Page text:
Wednesday, 15 June 2011

Birding in the Nanaimo Area

Yesterday, Jenny had to go up-island to deliver some pieces to Chemainus Theatre Gallery for an up-coming exhibition of her work. After which, she needed to go to Nanaimo for the afternoon on business -so, being the loyal husband that I am, I decided to accompany her. Well, when I say accompany her I mean on the journey - as soon as we got to Nanaimo, I dropped her off and went straight to Holden Creek. After all, if I'm going to take a day off, I may as well make it worth my while, eh? Oh, and on the way we saw an American kestrel hunting at Nanaimo airport.

The tide was way out, and thanks to the below par weather the mosquitoes were just about tolerable. While I lamented the fact that it was a little too late for northbound shorebirds, and a little too early for post/non-breeding birds I still enjoyed trudging around, checking the muddy pools and creeks.
I counted a total of 7 spotted sandpiper (pictured) and 3 killdeer. With every step I wondered what had passed through a couple of weeks ago, unnoticed and unrecorded...
The expected swallows were all present in fair numbers: cliff, barn, violet-green, tree and northern rough-winged. American goldfinches seemed especially conspicuous, and other typical birds of the area were seen and heard including yellow warbler, Swainson's thrush, red-tailed hawk, purple finch, northern flicker and willow flycatcher (pictured).

I then paid a visit to the Nanaimo River estuary, where the undoubted highlight was a group of 17 Caspian terns out on the mudflats. Another couple of spotted sandpiper were present here, with a fine displaying male. Again, the regular swallows were all busy feeding over the river and turkey vultures and bald eagles punctuated the overcast sky.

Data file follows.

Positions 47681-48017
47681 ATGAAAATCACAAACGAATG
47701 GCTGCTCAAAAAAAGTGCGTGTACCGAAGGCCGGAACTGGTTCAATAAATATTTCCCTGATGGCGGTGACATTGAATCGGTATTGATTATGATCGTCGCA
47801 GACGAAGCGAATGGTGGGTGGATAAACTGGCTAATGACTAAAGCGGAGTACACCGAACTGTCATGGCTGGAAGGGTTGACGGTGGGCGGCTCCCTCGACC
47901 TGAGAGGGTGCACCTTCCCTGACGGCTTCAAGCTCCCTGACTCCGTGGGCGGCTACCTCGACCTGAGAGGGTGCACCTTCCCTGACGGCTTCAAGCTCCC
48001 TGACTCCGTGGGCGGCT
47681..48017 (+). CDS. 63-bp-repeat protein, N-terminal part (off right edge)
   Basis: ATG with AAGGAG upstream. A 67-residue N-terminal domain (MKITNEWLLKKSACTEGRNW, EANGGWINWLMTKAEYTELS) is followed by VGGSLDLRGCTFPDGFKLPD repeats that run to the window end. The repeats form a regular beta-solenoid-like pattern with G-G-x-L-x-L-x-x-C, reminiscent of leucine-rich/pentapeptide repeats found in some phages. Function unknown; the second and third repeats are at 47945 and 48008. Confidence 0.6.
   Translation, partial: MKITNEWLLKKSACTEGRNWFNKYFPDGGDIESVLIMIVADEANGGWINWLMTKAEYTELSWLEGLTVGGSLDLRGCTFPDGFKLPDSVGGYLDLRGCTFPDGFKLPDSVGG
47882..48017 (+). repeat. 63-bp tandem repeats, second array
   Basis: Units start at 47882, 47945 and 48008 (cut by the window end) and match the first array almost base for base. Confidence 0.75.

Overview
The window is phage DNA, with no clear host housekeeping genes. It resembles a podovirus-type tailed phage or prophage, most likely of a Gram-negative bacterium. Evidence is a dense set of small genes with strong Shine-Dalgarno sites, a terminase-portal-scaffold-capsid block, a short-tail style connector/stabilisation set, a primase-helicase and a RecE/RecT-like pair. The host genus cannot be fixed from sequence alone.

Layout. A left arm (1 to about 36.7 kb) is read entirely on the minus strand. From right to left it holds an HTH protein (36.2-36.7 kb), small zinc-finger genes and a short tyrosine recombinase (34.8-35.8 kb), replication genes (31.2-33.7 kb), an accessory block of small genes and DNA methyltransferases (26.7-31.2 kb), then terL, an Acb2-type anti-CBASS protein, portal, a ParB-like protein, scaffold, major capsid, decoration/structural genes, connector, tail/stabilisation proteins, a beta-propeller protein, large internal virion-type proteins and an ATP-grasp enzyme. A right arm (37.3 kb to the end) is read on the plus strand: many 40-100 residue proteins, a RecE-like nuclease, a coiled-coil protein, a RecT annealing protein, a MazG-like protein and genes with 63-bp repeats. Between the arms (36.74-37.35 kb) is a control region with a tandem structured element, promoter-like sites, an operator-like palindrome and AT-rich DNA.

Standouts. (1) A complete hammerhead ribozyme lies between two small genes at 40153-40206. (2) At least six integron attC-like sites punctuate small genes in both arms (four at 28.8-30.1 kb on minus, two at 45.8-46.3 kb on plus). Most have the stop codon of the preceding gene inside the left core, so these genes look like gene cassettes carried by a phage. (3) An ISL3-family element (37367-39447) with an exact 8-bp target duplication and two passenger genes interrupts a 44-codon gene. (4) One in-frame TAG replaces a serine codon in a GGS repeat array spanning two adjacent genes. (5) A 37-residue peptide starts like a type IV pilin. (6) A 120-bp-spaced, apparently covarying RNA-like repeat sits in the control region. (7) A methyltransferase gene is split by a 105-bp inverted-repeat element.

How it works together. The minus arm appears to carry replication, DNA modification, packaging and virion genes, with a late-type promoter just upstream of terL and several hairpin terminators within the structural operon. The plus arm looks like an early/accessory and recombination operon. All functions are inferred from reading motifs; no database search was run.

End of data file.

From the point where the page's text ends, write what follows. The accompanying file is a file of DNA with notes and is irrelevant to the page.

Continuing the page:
A western wood-pewee was a nice surprise - in almost the exact same spot that I found one last spring! Common yellowthroat, white-crowned sparrow and more goldfinches added to the list.

With an hour left to kill before collecting Jen, I decided to pay a visit to Buttertubs Marsh.
Few birds were on the water; a few mallard, 3 hooded merganser and around 20 or so wood duck (drake pictured), including a female with a brood. A pied-billed grebe with 2 stripey headed youngsters was a nice sight. The vegetation around the pools was exploding with the constant sound of singing yellowthroats, marsh wrens and red-winged blackbirds while song sparrows and yellow warblers did their best to compete from the thickets. A male brown-headed cowbird posed nicely for a pic.

Incidentally, I came across a yellowthroat feeding a young cowbird - as with cuckoos back in Britain, I'm always amazed at the evolutionary genius of brood parasitism. How do these birds 'identify' themselves as cowbirds once they leave their foster parents? How do they avoid having their host species imprinted upon them? Brilliant, sinister stuff...
Meanwhile, an osprey was sat upon the nest-free 'osprey platform'. Other birds of note included California quail, cedar waxwings and a pair of highly vocal Eurasian collared doves.

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